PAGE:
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Versitile Puppy (Long Post)
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Skepticus


Joined: 08 Sep 2005
Posts: 6

PostPosted: Thu 08 Sep 2005, 14:40    Post subject:  Versitile Puppy (Long Post)  

Hi All,

I have just 'installed' (well burned and booted really) puppy on my desktop pc and was very impressed. It seems ten times bigger on the inside than on the outside, if you know what I mean. I was really looking for a distro, to load on my old Compaq Armada 1560D laptop, but I also love the idea of having a live distro that saves all of my user settings so my whole OS and desktop is portable and can go with me. I can show other people my desktop and still maintain all of my familiar settings and modifications. Thats just fantastic!! Well done Bruce and everybody involved in putting together this amazing little distro. Very Happy

I had hoped to do something similar in Simply Mepis, which I have been using for several months now. The main sticking point with the live CD's of other distros, is that they are not functional out of the box to use as a working OS. The 'live' part only serves as a demo mode. You have to do some research and configuration to save settings and store user files, so that it functions as a useable live OS. I would have knocked up a little utility to configure and mount a usb-drive/floppy as a home partition and have it syncronise the files that store user deffined settings; but now I have a puppy, why bother?

The iceing on the cake is that I can customise my environment and remaster this as new CD. I will certainly be trying this out. I hope it will be the functional equivelant of re-mastering a new distro (based on Puppy).

This possability raises some interesting points. I have for years, pondered ways to encourage users of commercial OS's to understand the benifits of tying GNU-Linux, not the least being that once you begin with one OS it is harder to adapt to another. I don't want to turn this into another debate about Window$ vs Linux, but it would be instructive to look at how Linux has evolved from another angle. There are those of us who would like to see a much greater acceptance of Linux and it is purely a matter of happenstance that Windows is the largest OS in competition for the desktop, so we end up debating what strategy is best to compete with Windows (the lions share).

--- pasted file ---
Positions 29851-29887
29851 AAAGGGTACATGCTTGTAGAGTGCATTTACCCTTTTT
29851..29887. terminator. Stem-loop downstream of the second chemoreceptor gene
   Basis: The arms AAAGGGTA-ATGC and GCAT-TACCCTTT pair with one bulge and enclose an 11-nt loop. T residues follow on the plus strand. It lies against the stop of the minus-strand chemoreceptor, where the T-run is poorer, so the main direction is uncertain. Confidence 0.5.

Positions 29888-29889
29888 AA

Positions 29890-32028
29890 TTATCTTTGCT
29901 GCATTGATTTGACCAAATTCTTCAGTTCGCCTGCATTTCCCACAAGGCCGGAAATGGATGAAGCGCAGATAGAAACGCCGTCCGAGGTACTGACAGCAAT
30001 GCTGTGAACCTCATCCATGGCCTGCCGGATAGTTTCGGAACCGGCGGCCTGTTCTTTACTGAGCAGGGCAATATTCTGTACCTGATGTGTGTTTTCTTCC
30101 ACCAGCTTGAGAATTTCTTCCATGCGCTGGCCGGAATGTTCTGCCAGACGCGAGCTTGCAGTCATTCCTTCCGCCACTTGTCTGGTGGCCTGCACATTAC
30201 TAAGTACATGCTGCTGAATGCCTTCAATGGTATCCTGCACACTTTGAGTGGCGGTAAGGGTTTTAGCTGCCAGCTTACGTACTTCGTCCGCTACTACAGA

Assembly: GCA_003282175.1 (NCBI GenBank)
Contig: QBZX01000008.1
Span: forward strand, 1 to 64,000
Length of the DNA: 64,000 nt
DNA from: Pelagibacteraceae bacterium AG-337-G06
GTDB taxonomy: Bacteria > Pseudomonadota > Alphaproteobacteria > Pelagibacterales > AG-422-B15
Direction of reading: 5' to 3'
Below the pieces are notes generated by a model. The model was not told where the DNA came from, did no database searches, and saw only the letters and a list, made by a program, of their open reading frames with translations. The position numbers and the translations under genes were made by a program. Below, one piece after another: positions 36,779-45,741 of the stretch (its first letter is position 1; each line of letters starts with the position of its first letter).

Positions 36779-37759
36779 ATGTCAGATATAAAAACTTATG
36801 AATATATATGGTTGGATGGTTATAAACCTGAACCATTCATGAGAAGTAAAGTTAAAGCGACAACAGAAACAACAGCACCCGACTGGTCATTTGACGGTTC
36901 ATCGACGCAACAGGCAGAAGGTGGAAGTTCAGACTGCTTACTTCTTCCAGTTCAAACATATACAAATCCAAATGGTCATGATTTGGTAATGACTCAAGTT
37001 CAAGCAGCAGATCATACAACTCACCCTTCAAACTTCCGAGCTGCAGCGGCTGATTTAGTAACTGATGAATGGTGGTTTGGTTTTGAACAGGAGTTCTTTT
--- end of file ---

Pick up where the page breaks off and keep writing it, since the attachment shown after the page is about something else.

One of the greatest strengths that has emmerged in GNU Linux is it's versatility. Who would have gussed that an academic experiment would fuse with a fledgling community movement (the Free Software Foundation) to become such a diverse and pervasive force in the software world. I mean, think about it. GNU Linux has gone from academic experimental status, to a hobby/hacker love child, onto world class, first choice in file and web servers, then desktop developers favorite alternative, the sysadmin's/ISP's command centre and then it put out its tendrils and began to emmerge as a fist class, embeded system, at the heart of PDA's and such like. The applications also swelled, to give enough viable choices for bussiness administration, and then onto the home desktop.

Of course there is at least one operating system that prevails with more choice, in terms of the sheer number of applications that can be installed on it, but these are largely proprietary applications, many of which duplicate functionaly over and over, each trying to compete with the other rather than trying to complement each other. The result being that they all lack as much as they include, and they all tend to include the same features in a world predominated by 'Me To' fashion.

The centeral power of GNU Linux has been largely the communal goal to produce an alternative to any particular software peice by peice, in a modular way. Each developer can work on a part and know that if it works well it stands a good chance of being incorporated. It's an environment that lacks any motive for re-inventing the wheel. So strength builds upon strength. The developmental aproach spawned by Linus Torvalds should be understood by anybody who is tempted to join the frey, in debating about the relative merits and misgivings, of Linux and Windows. Likewise when debates arise over should Distro XYZ incoporate this feature or that feature.